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Crimes against humanity in NKorea, UN panel finds

Saturday - 2/15/2014, 8:18am  ET

FILE - This Oct. 30, 2013 file photo shows Jin hye Jo wiping a tear as she testifies during a hearing of the United Nations mandated Commission of Inquiry about the human rights situation in the Democratic People's Republic of Korea, in Washington. Her father was tortured in detention in North Korea and died. Her elder sister went searching for food during the great famine of the 1990s, only to be trafficked to China. Her two younger brothers died of starvation, one of them a baby without milk whose life ebbed away in her arms. Jin Hye Jo tearfully told her family's story Wednesday to U.N. investigators during a public hearing in Washington, their latest stop in a globe-trotting effort to probe possible crimes against humanity in North Korea. (AP Photo/Alex Brandon, File)

MATTHEW PENNINGTON
Associated Press

WASHINGTON (AP) -- A U.N. panel has found that crimes against humanity have been committed in North Korea and will call for an international criminal investigation, The Associated Press has learned.

The report, to be released Monday, is the most authoritative account yet of rights violations by North Korean authorities, and it is bound to infuriate the country's unpredictable leader. But justice remains a distant prospect, not least as North Korea's ally, China, would be likely to block any referral to the International Criminal Court.

The commission, which conducted a yearlong investigation, has found evidence of an array of crimes, including "extermination," crimes against humanity against starving populations and a widespread campaign of abductions of individuals in South Korea and Japan.

Its report does not examine in detail individual responsibility for crimes but recommends steps toward accountability. It could also build international pressure on North Korea, whose dire rights record has drawn less censure at the U.N. than its nuclear and missile programs have. North Korea's hereditary regime has shrugged off years of continuous outside pressure, including tough U.N. and U.S. sanctions directed at its weapons programs.

An outline of the report's conclusions was provided to the AP by an individual familiar with its contents who was not authorized to divulge the information before its formal release and who spoke on condition of anonymity. A U.S. official, speaking anonymously for the same reason, confirmed the main conclusions.

The three-member commission, led by retired Australian judge Michael Kirby, was set up by the U.N.'s top human rights body last March in the most serious international attempt yet to probe evidence of systematic and grave rights violations in the reclusive, authoritarian state, which is notorious for its political prisons camps, repression and famine that claimed hundreds of thousands of lives in the 1990s.

The report concludes that the testimony and other information it received, "create reasonable grounds ... to merit a criminal investigation by a competent national or international organ of justice."

A spokesman for North Korea's U.N. Mission in New York who refused to give his name told the AP: "We totally reject the unfounded findings of the Commission of Inquiry regarding crimes against humanity. We will never accept that."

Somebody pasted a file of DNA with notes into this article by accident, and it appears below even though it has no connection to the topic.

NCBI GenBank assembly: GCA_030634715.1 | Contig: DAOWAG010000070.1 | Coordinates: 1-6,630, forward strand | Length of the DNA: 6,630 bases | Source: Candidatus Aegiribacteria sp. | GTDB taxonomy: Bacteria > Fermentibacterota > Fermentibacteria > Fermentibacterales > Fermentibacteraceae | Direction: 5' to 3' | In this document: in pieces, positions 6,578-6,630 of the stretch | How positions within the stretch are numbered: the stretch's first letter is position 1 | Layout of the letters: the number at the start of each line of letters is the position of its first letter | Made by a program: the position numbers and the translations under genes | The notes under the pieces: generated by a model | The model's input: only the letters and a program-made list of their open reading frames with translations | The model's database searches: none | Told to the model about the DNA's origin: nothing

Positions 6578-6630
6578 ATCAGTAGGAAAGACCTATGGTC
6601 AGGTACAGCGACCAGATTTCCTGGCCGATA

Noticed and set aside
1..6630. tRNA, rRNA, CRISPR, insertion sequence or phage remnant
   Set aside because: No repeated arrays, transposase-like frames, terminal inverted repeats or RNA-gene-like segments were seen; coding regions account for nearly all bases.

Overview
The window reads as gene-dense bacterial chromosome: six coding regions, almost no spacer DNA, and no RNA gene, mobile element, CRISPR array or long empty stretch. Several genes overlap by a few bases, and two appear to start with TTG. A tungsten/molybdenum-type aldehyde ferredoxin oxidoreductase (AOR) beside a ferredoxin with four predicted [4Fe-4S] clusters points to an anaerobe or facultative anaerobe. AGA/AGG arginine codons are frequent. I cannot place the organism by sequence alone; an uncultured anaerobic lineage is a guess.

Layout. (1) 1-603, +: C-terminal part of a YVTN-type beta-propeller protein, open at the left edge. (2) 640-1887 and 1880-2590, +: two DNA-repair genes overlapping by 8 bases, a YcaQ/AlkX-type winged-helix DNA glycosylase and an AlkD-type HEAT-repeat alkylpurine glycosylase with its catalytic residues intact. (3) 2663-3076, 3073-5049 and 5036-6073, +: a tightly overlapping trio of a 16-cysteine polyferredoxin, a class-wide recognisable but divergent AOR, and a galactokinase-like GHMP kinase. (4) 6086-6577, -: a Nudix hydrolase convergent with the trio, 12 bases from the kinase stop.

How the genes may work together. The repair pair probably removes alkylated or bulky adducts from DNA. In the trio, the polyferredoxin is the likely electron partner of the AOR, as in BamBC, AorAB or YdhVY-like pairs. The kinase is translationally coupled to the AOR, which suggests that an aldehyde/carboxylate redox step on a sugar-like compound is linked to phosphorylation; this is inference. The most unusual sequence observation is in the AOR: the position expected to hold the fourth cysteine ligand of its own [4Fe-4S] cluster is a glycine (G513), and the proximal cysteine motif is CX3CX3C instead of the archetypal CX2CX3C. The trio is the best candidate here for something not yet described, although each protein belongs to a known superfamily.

David Hawk, a former U.N. human rights official and a leading researcher on North Korean prison camps, said that legal scholars, human rights attorneys and nongovernment groups have previously concluded crimes against humanity have been committed but that this would be the first time experts authorized by U.N. member states have made that determination. Hawk testified before the commission but has not seen its report.

The commission, which conducted public hearings with more than 80 victims and other witnesses in Seoul, Tokyo, London and Washington but was not allowed into North Korea, recommends that the U.N. Security Council refer its findings to the International Criminal Court in The Hague.

There are several procedural hurdles to the commission's report even being referred to the council, and ultimately, permanent council members that have veto power, such as China, are unlikely to support any referral to the court.

Another obstacle is that the court's jurisdiction does not extend to crimes committed before July 2002, when its statute came into force. An alternative -- the kind of ad hoc tribunals set up in Cambodia and Sierra Leone -- also appears unlikely, at least for now. Those tribunals were formed with the consent of their current governments.

But the commission leaves open other avenues for action.

It recommends that the U.N. General Assembly and the Human Rights Council should extend the mandate of special human rights monitoring of North Korea, and it proposes the Geneva-based council establish a structure to help ensure accountability, in particular regarding crimes against humanity, that would build on evidence and documentation the commission has compiled.

The commission will formally present its findings to the rights council on March 17, and the 48-member body will likely consider which of the report's recommendations it wants to support.

Last October, Kirby told the General Assembly that when the commission delivers its final report, "the international community will be obliged to face its responsibilities and decide what concrete action it will take" to protect the North Korean people.

Testimony by North Korean defectors at last year's hearings produced chilling accounts of systematic rape, murder and torture and suffering during the famine of the late 1990s. The commission says it plans to release on Monday, along with the report, a 372-page document with excerpts of witness testimony.

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